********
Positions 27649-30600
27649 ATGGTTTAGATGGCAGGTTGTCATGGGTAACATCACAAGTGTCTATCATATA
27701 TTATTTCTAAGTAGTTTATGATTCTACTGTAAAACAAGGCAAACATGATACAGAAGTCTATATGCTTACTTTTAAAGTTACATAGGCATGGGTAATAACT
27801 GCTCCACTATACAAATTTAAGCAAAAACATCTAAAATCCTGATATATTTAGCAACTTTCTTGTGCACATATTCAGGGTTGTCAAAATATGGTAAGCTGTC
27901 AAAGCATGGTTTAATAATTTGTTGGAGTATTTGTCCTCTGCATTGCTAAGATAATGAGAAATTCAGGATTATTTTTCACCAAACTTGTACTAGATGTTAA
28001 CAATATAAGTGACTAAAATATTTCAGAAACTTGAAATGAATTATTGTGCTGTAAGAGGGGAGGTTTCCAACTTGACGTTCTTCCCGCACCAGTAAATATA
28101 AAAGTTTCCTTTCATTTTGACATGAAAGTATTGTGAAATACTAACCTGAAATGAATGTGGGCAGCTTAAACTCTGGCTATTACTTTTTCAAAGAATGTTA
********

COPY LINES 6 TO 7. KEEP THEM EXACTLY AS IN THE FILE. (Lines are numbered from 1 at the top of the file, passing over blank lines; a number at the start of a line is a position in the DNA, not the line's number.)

28001 CAATATAAGTGACTAAAATATTTCAGAAACTTGAAATGAATTATTGTGCTGTAAGAGGGGAGGTTTCCAACTTGACGTTCTTCCCGCACCAGTAAATATA
28101 AAAGTTTCCTTTCATTTTGACATGAAAGTATTGTGAAATACTAACCTGAAATGAATGTGGGCAGCTTAAACTCTGGCTATTACTTTTTCAAAGAATGTTA